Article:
If you follow this blog at all, you probably have the impression that NFI gives out awards, talks about how important fatherhood is, and comments on popular culture a lot.
While we do all of those things, and they are an important part of our mission, the thing that really drives us is not often mentioned on this blog. That thing is the fact that we are, by far, the #1 provider of fatherhood resources in the country.
What does that mean? First, fatherhood resources
are skill-building materials we have developed over the last 17 years to help dads become the best dads they can be. These are curricula that are taught in classroom settings, brochures, CD-ROMs, and other materials filled with information to help dads become more effective in raising their kids.
Second, what we mean by provider is that we work day in and day out to build the capacity of community-based organizations all over the country to help them do a better job of serving fathers. We build their capacity primarily by providing them with our resources, and training them
on how to deliver our programs.
By #1 we mean that we have trained over 7,600 practitioners from over 3,500 organizations since 2002. We have distributed nearly 5.8 million fatherhood resources since 2004. No other provider of fatherhood resources even comes close.
In other words, the primary impact that National Fatherhood Initiative has is that we make it possible for hundreds of thousands of fathers to receive the support they need in their communities by equipping their local organizations
with the worlds best fatherhood skill-building materials.
So, in a way, that is what we REALLY do here at NFI.
If you have any questions about why and how we do this, let us know!
It seems if you want to be a superhero these days, you need to have some drama with your father.
The title characters in the two big superhero movies I have seen this summer, Thor and The Green Lantern, are motivated primarily by their relationships with their fathers.
This is noteworthy, because I think it is part of a larger trend in Hollywood that I started tracking when I wrote my masters thesis 4 years ago on the depiction of fathers in blockbuster movies.
In Thor, brothers Thor and Loki compete for their father Odins love and attention. Thor, the older of the two, is the rightful heir, which causes jealousy on Lokis part. Nevertheless, Odin banishes Thor from their home planet of Asgard due to his reckless behavior, which he sees as making him unfit to be king.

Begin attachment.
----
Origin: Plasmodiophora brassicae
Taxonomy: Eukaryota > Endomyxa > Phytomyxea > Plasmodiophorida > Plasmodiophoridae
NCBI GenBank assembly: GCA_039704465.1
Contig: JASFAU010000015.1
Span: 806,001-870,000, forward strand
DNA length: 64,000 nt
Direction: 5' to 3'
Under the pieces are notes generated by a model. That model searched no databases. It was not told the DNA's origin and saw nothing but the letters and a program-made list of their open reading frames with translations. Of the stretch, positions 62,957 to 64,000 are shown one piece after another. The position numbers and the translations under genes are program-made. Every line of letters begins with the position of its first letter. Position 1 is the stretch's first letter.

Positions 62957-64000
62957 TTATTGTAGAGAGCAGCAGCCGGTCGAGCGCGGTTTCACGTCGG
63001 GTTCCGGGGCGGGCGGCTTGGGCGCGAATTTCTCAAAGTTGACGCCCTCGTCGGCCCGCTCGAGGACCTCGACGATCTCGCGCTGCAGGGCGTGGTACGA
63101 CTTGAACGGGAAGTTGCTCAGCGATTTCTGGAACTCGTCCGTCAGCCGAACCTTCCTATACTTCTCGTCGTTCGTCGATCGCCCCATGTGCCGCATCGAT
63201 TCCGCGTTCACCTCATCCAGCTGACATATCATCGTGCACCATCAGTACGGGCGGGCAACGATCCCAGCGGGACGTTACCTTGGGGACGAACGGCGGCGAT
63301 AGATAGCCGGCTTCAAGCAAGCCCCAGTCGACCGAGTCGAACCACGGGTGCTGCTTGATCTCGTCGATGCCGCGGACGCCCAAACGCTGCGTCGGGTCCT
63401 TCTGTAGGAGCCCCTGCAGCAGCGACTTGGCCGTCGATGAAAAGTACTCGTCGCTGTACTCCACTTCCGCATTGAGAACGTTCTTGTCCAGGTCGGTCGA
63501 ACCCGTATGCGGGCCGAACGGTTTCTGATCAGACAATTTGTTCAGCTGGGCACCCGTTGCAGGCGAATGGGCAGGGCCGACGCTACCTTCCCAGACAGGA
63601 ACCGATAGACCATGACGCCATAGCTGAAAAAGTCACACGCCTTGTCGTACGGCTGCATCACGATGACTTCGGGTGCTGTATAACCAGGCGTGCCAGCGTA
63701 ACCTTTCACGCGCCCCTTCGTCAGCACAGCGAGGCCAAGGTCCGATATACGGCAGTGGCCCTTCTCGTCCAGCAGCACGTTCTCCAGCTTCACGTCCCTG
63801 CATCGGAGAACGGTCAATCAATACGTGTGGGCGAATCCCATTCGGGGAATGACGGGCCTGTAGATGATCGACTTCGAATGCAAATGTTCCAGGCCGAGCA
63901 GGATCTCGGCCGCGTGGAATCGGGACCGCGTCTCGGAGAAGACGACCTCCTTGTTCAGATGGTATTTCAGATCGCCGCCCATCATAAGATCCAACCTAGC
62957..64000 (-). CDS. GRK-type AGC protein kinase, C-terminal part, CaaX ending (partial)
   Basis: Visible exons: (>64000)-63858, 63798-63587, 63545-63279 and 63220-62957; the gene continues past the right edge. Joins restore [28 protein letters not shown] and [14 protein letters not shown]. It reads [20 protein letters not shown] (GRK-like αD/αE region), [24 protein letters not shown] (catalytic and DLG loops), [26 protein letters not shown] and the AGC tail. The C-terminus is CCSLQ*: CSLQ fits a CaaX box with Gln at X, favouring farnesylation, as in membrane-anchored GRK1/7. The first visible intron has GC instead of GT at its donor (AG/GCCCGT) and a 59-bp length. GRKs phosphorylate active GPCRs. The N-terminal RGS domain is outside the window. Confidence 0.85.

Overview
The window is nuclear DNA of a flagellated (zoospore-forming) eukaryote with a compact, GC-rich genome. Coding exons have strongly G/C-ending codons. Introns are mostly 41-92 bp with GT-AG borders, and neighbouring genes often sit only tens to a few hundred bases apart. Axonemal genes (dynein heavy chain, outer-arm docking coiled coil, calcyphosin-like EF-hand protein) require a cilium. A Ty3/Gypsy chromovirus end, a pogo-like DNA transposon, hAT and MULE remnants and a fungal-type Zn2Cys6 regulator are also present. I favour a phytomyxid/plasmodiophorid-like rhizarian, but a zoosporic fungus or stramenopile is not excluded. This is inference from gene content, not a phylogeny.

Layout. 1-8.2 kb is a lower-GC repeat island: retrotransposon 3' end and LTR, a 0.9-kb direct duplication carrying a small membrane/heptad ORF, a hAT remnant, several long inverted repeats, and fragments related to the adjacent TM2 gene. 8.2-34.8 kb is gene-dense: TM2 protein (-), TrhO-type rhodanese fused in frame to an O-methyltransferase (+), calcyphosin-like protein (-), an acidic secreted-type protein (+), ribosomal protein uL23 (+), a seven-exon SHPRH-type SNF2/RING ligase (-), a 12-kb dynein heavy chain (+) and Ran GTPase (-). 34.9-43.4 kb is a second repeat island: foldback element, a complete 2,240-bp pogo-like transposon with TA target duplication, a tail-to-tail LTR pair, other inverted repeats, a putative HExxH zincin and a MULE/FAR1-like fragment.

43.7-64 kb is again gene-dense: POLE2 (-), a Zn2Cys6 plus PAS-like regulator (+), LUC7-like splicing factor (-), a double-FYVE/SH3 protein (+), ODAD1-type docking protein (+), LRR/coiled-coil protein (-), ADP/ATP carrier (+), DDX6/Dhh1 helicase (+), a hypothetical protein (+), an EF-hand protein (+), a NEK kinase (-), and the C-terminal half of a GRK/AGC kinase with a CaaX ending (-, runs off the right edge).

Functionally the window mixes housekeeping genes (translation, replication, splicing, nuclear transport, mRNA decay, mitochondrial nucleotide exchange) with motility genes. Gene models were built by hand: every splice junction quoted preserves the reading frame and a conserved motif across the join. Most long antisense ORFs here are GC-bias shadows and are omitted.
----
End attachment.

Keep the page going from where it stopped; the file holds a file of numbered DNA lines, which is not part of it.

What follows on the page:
Without spoiling the film or going into too much detail, one of Thors primary motivators for the remainder of the film is to prove to his father that he has what it takes to follow in his fathers footsteps and be king.
In The Green Lantern, hero Hal Jordans humble beginnings include seeing his combat pilot father killed in a jet crash. Right before the horrific scene unfolds, young Hal asks his dad Are you afraid? to which his father replies, Its my job not to be.
Thus, Hal spends the first few decades of his life behaving recklessly to prove that he, too, is not afraid of anything. He also becomes a daring fighter pilot, like his father before him. In fact, the very reason he is chosen to be a Green Lantern is because he is seemingly fearless. He of course is not fearless, but is successful in his superhero endeavors because he has a certain humanity, provided by his stark memories of his father, that allow him to overcome his fear.
I enjoyed both films, although they certainly had their flaws. The strong fatherhood themes made them interesting enough for fun summer entertainment. The fact that I saw both films in stunning Real 3D had, of course, nothing to do with my enjoyment of them.
The question I have for our readers is this: What do you think it means that the writers of these stories (which of course got their start as comic books many years ago) decided that the most compelling motivators for these superheroes were their relationships with their fathers?
As promised yesterday, here are some more highlights of what we did this Father's Day to promote our work of connecting fathers to their children, heart to heart.
- We released the sixth edition of our flagship research resource, Father Facts. This story from The Washington Times puts Father Facts in the context of the fatherhood news of the day. Father Facts 6, like all previous editions of Father Facts, has been distributed to key members of Congress, government officials, and members of the press. You can learn more about Father Facts 6 and order it here.
- NFI president, Roland C. Warren, spoke on a panel at the HBO premiere of The Kids Grow Up, a documentary about a dad learning to let go of his daughter as she leaves for college. NFI was an official non-profit partner for the film. The documentary aired on HBO on Father's Day, and will air again tonight at 9:30 eastern. If you want to see it, but don't have HBO, buy the DVD and a portion of the sales will go to NFI!
- We launched our new "Be a Dad" television PSA (public service advertisement). Be a Dad inspires fathers to spend time with their children. Be a Dad has been distributed to virtually every TV station in the country, so look out for it on your local stations. In fact, if you see Be a Dad on TV, send us an email and let us know which station you saw it on (we may send you a free book or something if you do this).
That about does it for the major stuff we did this Father's Day. But as you can imagine, pretty much every day is like Father's Day here at NFI. And we have a lot of work to do